What. Just. Happened.
Someday You'll Return is a baffling, often incomprehensible first-person adventure game that blends casual, clue-finding exploration with a decidedly Silent Hill-esque brand of psychological horror. Its story is one of loss and reconciliation, or maybe it's more about coming to terms with the mistakes of one's past. Actually, I'm not entirely sure, but I believe it's probably somewhere in one of those ballparks.
After a roughly 18 hour play through, what I can say with absolute certainty is that I, for the most part, enjoyed Someday You'll Return. However, what was at first an increasingly compelling mystery teeming with suspense and intrigue, eventually came to feel like a cumbersome chore that I couldn't wait to be finished with.
Right out of the gate, it becomes clear that the most unfortunate aspect of this bizarre journey is its protagonist(?), Daniel. Without repeating what so many others have said, I'll say that he is easily one of the most unlikable characters in all of gaming history. His personality can best be likened to that of the molded, half-eaten hotdog at the bottom of a dumpster.
During the opening sequence, Daniel is informed that his daughter has gone missing somewhere within the Moravian forests of the Czech Republic. In the first 5 minutes of the opening sequence, it's clear that Daniel has burned down just about every relationship he's ever had, and is now seemingly estranged with his own family. It raises the question: am I even supposed to like this guy?
Although Daniel is the type of dad that puts a GPS tracker on his daughter's phone, locating her turns out to be a considerable challenge - and not just because of the spotty cell service.
Throughout the story, players are presented with increasingly damning information about Daniel's past, and we learn that he, in his youth, had spent a fair amount of time attending camp in the very same forest that his daughter has disappeared in. Daniel isn't just a lousy father and overall bad adult, he was also kind of a jerk as a kid too. As the player discovers more pieces of Daniel's story, his motivations of why he is there become less clear. Is he really searching for his daughter? Is she even real? Is this all just a manifestation of unresolved guilt?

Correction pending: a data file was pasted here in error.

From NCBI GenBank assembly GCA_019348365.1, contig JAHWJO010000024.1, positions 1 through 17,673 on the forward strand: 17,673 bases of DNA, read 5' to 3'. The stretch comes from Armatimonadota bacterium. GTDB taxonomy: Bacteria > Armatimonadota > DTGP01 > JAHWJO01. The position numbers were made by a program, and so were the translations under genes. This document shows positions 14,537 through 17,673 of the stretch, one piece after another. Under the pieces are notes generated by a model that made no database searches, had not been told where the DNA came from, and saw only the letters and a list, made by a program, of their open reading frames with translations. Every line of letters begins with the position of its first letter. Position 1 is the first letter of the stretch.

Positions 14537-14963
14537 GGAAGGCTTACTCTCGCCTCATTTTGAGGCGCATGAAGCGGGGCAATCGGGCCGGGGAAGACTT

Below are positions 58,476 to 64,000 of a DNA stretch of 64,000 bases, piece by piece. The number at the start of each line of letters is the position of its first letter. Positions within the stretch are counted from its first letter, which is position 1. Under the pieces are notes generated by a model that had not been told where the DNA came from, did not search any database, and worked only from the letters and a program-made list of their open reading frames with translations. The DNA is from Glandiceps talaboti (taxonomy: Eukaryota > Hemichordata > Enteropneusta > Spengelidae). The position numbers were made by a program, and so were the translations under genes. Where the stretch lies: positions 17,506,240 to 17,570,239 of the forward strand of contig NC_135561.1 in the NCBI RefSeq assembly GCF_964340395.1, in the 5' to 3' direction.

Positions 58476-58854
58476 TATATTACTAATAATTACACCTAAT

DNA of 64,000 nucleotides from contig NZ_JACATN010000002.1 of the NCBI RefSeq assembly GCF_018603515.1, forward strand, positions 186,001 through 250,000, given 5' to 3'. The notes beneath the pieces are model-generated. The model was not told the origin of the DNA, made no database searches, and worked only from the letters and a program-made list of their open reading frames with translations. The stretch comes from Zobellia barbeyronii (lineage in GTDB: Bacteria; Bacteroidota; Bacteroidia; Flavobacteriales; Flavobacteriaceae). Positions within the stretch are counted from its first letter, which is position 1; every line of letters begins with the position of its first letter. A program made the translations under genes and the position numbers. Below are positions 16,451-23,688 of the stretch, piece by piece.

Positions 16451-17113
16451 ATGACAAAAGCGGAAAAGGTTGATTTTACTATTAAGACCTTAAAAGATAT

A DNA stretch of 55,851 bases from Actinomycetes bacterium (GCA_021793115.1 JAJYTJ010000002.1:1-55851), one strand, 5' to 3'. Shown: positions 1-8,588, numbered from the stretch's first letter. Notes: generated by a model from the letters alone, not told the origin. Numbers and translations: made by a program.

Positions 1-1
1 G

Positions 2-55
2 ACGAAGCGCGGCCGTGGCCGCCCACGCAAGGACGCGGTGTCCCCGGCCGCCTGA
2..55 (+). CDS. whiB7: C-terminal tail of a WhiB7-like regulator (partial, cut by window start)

It certainly doesn't help clarify things when the lines between reality and imagination are being constantly blurred. While Daniel might be rummaging for clues in an abandoned campground at one moment, he frequently experiences, let's call them "episodes" where his reality is warped into a dark, twisting quagmire of horror that is somewhat reminiscent of The Upside Down from Netflix's Stranger Things. It's in these segments of the game that the ante is effectively upped, because whether or not these "episodes" are really happening, the peril Daniel faces is very real as far as the player is concerned.
Mind you, Someday You'll Return doesn't feature combat in the traditional sense. Daniel's only defense against the creatures lurking within this uncanny reality is avoidance, stealth, and, a little bit later on, deterrence. Admittedly, the Not-The-Upside-Down is legitimately frightening, which is partly due to how defenseless I as the player am when forced to navigate it.
One of Someday You'll Return's greatest strengths lies in its puzzles, which I found to be genuinely challenging. At one point I spent an embarrassing amount of time researching morse code because I mistakenly thought that one such puzzle required a basic knowledge of it. However, I'm not sure if that is as much a testament to the game's difficulty as it is to my stupidity, but let's go with the former on that one.
Another standout feature is potion making, which I found to be especially satisfying. Throughout the game, Daniel will either require or have the option of crafting certain potions to help in his journey. To do so, players harvest plants (which are plentiful and usually in abundance where you need them) and, using their handy dandy potion-making kit, combine bits and pieces of them according to various recipes. These range from potions that remove demonic taint to one that allows the player to hear voices from the past.
Although I have plenty of positive feelings towards it, Someday You'll Return seems to overstay its welcome. As much I enjoyed the first 2/3 of the game, there came a point that I could sense the climax was approaching, which ended up being several hours away. I came to find out after the fact that there were multiple endings based on the player's decisions, with one being unlocked by simply refusing to enter the forest at the beginning of the game. Mine was the middle-of-the-road ending, but that didn't matter. In most cases, I would insist on going back and correcting what I needed in order to get the best-case ending, but this time around I was just so glad to be done.